Approximately 800 children die from drowning each year in the United States. And Florida is one of the leading states in drowning deaths for children under 5 years of age, equating to about four preschool classrooms! Drowning risk varies based on the age of the child.
Children under the age of one are more likely to drown inside of the home. For example, bath tubs are a very common place for drowning indoors, but any body of water can be a place of danger. Remember to empty buckets of water, install toilet locks, and never leave a child unattended while they are bathing.
Children between the ages of 1-4 are more likely to drown in a pool. Several layers of safety should be implemented. Inside of the home, parents should have a clear view of the pool. Installing child-proof locks that are out of reach of the child, and door alarms that alert parents and caregivers when the door is opened can also be beneficial. Outside, surround the pool with a four-sided safety fence that is at least 4 feet tall with a self-latching gate. Talk to neighbors with pools about keeping their gates locked. Also, do not leave any toys in the pool because toys may attract children to the water and to the toys themselves. Finally, hot tubs should have a locking cover.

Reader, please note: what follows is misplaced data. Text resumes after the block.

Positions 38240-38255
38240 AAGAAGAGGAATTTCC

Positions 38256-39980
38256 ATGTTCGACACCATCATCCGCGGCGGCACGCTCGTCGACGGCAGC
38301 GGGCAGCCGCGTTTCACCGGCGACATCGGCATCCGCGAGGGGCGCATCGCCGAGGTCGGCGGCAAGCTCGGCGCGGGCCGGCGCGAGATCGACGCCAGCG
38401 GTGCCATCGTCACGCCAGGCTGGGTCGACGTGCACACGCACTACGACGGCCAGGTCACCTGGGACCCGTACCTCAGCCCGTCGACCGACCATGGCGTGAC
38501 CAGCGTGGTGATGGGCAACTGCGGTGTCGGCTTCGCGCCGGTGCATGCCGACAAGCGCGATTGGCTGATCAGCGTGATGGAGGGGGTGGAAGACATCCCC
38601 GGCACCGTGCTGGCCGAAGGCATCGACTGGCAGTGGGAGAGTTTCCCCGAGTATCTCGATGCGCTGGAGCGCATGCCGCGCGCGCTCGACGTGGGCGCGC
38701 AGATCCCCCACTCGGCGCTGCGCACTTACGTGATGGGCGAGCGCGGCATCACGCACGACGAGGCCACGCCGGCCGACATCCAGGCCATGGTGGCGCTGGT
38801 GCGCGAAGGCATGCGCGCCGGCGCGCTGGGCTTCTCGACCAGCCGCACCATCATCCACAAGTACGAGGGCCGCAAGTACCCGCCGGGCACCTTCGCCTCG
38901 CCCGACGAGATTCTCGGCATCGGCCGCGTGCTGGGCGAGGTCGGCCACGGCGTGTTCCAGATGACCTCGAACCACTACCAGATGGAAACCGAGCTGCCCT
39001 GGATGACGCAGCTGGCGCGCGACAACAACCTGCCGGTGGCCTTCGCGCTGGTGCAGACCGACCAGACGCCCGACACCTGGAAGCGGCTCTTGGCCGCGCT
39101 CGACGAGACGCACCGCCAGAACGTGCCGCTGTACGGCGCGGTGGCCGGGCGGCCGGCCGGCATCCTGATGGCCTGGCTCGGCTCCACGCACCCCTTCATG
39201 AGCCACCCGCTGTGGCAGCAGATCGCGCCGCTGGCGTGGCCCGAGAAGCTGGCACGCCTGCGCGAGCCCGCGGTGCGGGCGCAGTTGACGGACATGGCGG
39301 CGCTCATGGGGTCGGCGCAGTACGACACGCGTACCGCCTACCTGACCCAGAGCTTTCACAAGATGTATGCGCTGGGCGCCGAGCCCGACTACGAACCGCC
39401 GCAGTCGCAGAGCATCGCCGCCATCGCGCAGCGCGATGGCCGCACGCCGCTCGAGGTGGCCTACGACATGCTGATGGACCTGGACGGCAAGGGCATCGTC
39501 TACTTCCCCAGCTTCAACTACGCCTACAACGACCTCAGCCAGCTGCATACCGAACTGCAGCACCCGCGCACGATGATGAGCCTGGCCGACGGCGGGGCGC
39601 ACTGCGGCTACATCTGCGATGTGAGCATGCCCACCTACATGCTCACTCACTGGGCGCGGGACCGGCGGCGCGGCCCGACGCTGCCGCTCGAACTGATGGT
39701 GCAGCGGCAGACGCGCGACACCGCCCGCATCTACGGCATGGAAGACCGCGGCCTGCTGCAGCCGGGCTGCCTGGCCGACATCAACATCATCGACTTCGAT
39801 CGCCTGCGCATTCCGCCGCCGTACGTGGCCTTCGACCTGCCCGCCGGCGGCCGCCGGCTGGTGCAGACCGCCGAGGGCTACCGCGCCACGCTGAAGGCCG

Swimming lessons are an integral piece of drowning prevention. Enrolling children in formal swimming lessons can dramatically reduce the risk of drowning. Starting with survival skills such as stepping or jumping into the pool and returning to surface, floating or treading water for one minute, swimming 25 yards towards the edge and getting out are all extremely helpful beginner skills. Continuing the swimming lessons throughout the year serves to keep skills fresh in the child’s mind.
Parents and caregivers should watch children at all times near the water. Even avid swimmers and those who are over the age of five can bump their heads, accidentally inhale water, or overestimate their own swimming ability. Children and adolescents between the ages of 5-17 are most likely to drown in other bodies of water. These would include the ocean and lakes, among others.
Leaning CPR is another vital piece of water safety. If an incident occurs, call 911 and start administering CPR immediately.
Another helpful tip can be designating a water watcher. This is a person who wears a tag that designates them as the person actively watching the swimmers and the water. Volunteers can take 15 min shifts. To request a water watcher badge, email: firstname.lastname@example.org Please include your name and address.